This is a fast-paced world that feels like it is spinning faster by the day:
You jump each time there is a notification on your phone, your head spins from the incessant interruptions from your kids, you are constantly asked to work harder and quicker, and there are constantly new challenges from the wider environment (deteriorating air quality, intensifying storms, and increasing food prices, just to name a few).
Now more than ever, there is a need to carve out space for a slower existence. Therapy can offer you that space, and it can take many different forms:
Your therapist might invite you to slow down so you notice your breath, they might encourage you to slow down and scan your body, they might help you to slowly learn how to mindfully notice your emotions without having to respond to them, and they can help you to slow down your thought process so you can identify any short-circuited thought patterns.
Years ago, when I trained as a psychotherapist I was also working as an attorney in London (UK). So, I know something about a frantic pace. But I also know how much of a toll it took on my physical and emotional well-being. That was when some observant person gave me the book In Praise of Slow, by Carl Honore. You’ll like this bit:
“Our impatience is so implacable that, as actress-author Carrie Fisher quipped, even “instant gratification takes too long.”
True, right? We are impatient, yes, but I think it is understandable when it comes to therapy. After all, we seek out therapy when we are troubled, in distress, in despair even, so why should we slow down and prolong that misery?
The truth is, quick-fix solutions rarely, if ever, work. That is true of most things, whether it is a broken leg, mind, or spirit. Forming a relationship with your therapist takes time, and so it should do. Trust is not a given, and it needs to develop slowly.
As a clinician, I need to take a bit of time to assess how easily you can pendulate between the past (for example, the story of your trauma) and the present. If I rush this process, I run the risk of overwhelming your nervous system and leaving you stuck in a trauma response. Important work that sometimes feels like slow work.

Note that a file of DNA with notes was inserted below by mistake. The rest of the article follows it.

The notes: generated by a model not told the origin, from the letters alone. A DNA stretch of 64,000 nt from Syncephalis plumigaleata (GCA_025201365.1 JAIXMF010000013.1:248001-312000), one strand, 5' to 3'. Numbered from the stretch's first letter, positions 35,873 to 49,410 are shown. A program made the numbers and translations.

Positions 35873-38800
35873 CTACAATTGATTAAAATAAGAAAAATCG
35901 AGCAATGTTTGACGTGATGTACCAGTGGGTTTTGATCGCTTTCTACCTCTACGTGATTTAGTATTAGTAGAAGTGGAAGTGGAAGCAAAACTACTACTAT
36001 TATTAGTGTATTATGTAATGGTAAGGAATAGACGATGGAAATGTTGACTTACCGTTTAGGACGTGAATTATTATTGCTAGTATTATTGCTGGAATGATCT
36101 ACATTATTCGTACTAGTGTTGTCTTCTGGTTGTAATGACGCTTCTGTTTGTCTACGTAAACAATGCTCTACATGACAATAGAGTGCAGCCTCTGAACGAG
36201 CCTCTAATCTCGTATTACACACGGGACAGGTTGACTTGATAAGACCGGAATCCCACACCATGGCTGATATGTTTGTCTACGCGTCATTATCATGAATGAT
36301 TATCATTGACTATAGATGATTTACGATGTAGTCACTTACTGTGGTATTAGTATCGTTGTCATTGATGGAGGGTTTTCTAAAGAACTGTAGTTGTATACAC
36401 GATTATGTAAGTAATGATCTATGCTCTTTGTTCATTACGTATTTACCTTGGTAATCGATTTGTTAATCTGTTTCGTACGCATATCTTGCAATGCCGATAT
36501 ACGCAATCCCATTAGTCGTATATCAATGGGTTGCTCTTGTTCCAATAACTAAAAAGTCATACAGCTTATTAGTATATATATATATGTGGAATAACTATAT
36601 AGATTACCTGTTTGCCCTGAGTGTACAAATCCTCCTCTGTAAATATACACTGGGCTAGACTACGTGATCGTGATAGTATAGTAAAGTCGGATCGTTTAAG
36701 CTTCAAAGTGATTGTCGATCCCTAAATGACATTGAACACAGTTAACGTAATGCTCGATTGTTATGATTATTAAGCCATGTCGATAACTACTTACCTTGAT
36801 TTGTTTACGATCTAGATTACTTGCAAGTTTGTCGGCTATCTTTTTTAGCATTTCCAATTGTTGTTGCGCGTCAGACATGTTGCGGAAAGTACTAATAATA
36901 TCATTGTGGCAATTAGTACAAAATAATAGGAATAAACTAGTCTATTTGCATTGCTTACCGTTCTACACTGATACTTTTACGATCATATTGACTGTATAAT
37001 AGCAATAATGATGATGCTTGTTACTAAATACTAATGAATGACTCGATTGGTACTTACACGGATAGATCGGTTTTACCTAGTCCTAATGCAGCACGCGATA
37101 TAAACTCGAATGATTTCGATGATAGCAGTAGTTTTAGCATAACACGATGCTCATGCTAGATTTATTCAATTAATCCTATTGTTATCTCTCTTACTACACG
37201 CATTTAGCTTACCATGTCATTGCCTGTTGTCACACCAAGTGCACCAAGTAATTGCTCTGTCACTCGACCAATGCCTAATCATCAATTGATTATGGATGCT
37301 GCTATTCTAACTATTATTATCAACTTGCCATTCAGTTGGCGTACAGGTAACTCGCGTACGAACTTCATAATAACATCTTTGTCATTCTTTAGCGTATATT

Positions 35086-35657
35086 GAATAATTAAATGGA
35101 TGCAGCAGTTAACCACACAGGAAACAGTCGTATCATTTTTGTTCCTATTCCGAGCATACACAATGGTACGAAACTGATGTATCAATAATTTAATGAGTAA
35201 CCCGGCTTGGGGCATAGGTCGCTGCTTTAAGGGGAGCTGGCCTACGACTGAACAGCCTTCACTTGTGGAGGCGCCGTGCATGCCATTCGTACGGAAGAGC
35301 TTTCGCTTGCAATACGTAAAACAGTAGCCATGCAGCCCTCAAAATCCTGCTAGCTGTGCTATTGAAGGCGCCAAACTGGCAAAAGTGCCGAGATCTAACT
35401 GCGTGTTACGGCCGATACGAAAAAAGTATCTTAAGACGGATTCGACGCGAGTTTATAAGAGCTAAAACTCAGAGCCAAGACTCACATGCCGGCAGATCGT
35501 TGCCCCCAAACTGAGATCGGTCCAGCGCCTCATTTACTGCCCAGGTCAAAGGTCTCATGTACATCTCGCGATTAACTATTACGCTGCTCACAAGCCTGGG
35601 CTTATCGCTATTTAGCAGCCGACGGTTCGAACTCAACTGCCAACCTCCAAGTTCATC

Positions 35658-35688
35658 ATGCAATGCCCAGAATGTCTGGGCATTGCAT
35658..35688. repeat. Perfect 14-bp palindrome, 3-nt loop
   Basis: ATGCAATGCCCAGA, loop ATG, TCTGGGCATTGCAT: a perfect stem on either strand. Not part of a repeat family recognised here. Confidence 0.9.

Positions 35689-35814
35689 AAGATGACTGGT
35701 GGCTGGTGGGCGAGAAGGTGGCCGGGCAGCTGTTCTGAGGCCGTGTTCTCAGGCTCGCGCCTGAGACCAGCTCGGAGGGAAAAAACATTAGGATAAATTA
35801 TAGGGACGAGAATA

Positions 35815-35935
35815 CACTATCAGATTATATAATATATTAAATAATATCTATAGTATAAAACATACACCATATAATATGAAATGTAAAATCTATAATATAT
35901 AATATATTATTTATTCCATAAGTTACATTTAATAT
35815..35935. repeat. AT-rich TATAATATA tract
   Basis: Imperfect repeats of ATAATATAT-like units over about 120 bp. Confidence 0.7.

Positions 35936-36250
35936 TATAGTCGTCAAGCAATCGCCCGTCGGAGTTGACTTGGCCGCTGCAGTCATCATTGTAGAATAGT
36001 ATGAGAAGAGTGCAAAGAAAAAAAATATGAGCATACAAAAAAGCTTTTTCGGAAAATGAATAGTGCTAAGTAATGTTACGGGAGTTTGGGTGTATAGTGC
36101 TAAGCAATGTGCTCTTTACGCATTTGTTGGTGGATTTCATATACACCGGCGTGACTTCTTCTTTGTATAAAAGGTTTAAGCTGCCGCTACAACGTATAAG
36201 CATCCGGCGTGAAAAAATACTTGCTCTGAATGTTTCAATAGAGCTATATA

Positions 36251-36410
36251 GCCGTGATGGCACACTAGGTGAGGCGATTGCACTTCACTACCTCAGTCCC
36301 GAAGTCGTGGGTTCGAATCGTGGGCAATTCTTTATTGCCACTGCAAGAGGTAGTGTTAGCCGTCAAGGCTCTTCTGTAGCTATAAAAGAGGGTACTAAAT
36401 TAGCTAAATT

Telling yourself that you are safe is insufficient. Instead, your body needs to feel safe and calm, and as Bessel van der Kolk pointed out by naming his book this way, The Body Keeps the Score. Often we can only heal when we slowly start to feel this in our body, when our nervous system comes out of shut-down, freeze, fight, or flight, and feels safe and calm and connected to yourself and the world around you. When I use EMDR with my clients, one of the final stages of the EMDR protocol is to do a body scan, where we check to see how the body feels when we bring up the distressing memory.
How can we rush the healing process when we don’t know where we are going? We need to feel better, but that is hard to identify, especially if we have grown up experiencing trauma. We can assume that our trauma responses are our natural state, and it can come as quite a surprise when we realize that we are not restless people, blank-minded, or emotionless, but we have been stuck in these trauma responses for so long.
So we need to go slowly to reacquaint ourselves with who we are. Sort of like putting together the pieces of a jigsaw puzzle when we haven’t a clear picture of the end result. Again, this might take some time.
In this fast-paced world, a world with so much trauma, what better way to heal, to show yourself that you are safe and of value, than to try a bit of slow healing.
Take care of yourself.
I wonder if you have read anything that creates more questions in you. If you would like to explore these questions, I am here. You can reach out by calling, texting, or emailing me. Or you can use the contact form on the About page of this website.
Chris Warren-Dickins LLB MA LPC
Explore Transform LLC
Counseling and Psychotherapy in Bergen County, New Jersey
+1 (201) 779-6917
#trauma #psychotherapy #NewJersey